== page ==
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Today’s muni yields


Your recent article (“Municipal Bonds as Trade War Safe Haven?”), left out one very important fact – the lack of supply of creditworthy munis, at par, that have a respectable yield. I’ve seen bonds that a year ago were selling at a deep discount that are now selling at premiums reducing the yields. You’re putting a positive spin on munis despite the lack of availability, low yields, premium pricing and chasing yields maturing when we welcome the new century.

L.S., Texas


James A. Klotz responds:

I certainly can’t quarrel with your recollection of recent bond market history, but context is crucial.

We have been in a declining interest rate environment for 35 years that seems to be unrelenting.

As we learned from Dr. Einstein many years ago, “all things are relative,” particularly when it comes to the fixed-income markets.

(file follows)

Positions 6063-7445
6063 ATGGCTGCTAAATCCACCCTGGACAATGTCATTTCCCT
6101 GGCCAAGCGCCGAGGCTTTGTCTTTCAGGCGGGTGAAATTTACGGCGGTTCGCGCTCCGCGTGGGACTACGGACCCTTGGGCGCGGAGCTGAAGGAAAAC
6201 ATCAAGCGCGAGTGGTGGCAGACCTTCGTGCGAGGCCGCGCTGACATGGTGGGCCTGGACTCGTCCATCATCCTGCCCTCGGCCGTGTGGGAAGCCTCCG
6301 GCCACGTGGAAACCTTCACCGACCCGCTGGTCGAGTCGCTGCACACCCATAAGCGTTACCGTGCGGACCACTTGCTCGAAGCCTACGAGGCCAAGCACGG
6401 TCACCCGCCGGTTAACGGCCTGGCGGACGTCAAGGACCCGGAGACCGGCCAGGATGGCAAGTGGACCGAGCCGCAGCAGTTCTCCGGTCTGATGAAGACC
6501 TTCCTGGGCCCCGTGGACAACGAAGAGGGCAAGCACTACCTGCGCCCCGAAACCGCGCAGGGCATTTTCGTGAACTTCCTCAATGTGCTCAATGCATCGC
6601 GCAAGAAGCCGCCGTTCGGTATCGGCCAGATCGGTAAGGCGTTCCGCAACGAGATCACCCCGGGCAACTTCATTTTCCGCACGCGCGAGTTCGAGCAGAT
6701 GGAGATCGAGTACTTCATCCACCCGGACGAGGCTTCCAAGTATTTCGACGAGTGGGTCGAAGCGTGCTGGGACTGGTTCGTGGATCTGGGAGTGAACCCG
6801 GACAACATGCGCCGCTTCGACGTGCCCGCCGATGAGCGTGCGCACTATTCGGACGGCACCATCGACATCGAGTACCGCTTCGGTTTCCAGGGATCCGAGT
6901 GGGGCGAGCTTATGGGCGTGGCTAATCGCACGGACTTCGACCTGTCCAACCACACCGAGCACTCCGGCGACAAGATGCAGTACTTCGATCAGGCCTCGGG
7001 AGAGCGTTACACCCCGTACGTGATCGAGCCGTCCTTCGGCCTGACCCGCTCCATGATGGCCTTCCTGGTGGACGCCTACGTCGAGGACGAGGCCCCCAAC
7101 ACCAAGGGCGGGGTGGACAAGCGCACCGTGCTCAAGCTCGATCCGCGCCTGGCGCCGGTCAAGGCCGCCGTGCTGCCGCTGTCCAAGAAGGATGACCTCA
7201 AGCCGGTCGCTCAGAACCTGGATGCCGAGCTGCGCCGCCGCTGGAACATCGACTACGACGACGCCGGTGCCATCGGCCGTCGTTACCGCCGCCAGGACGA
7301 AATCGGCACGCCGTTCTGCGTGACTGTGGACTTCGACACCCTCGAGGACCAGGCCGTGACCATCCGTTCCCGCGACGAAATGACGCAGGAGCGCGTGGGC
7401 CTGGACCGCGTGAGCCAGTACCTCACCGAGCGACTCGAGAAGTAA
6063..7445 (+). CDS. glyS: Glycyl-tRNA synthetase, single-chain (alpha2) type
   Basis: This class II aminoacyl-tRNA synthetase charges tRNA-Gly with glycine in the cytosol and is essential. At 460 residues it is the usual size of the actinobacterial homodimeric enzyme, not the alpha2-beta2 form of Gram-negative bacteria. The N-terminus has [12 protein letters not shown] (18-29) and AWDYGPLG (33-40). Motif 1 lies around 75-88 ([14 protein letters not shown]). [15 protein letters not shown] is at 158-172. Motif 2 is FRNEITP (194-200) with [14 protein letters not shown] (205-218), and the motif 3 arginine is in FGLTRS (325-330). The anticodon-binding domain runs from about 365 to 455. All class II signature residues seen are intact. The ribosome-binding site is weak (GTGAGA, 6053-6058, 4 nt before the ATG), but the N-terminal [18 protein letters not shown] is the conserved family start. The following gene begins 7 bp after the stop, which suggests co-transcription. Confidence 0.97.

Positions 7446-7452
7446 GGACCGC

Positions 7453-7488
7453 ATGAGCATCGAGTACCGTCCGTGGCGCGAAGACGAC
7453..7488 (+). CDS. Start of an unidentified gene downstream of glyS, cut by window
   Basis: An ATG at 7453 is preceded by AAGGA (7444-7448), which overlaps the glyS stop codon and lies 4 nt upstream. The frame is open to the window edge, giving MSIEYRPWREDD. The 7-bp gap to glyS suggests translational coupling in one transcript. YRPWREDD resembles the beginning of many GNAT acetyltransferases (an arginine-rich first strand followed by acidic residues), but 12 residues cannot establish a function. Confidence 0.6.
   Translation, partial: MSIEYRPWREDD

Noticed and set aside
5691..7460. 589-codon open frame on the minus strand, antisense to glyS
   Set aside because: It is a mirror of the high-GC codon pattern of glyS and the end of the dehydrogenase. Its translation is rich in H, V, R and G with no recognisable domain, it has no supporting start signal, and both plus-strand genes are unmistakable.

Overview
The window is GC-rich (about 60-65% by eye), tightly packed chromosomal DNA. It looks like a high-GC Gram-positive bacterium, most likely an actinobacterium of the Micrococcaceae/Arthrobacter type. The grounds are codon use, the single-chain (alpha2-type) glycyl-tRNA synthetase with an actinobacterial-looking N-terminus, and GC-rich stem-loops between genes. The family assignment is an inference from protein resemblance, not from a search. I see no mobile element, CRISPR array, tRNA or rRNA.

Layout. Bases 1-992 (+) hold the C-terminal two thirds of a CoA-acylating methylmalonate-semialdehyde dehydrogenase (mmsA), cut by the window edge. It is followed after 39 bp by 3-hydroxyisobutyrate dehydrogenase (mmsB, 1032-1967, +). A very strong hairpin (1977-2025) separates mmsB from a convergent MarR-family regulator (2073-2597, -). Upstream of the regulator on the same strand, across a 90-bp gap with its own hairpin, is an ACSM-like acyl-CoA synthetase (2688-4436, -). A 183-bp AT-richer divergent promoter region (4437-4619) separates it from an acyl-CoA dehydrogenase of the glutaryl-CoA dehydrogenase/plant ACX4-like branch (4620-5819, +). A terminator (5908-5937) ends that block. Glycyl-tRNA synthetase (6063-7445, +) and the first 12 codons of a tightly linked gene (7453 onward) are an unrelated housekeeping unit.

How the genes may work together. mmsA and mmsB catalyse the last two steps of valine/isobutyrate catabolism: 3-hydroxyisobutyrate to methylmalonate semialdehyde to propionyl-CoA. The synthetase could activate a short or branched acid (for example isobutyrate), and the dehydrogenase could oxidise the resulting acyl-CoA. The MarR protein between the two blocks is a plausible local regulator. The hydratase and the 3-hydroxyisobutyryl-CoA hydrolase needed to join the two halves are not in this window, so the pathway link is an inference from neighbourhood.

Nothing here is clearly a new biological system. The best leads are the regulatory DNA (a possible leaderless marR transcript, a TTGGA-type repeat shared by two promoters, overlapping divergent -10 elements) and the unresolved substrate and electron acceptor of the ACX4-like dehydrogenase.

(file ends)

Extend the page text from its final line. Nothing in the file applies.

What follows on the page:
Where are the attractive fixed-income alternatives?

The 30-year Treasury bond today is yielding 2.60% (taxable).

Quality corporate bond rates are yielding approximately 4.00%, which, after taxes in the maximum brackets, will net just about 2.00%.

Switzerland, Germany and other European industrial nations carry negative interest rates on their sovereign debt, as does Japan.

In this context, a 3.00% after-tax yield on munis looks pretty good, as the extraordinary demand by investors attests.

Jun 13, 2019

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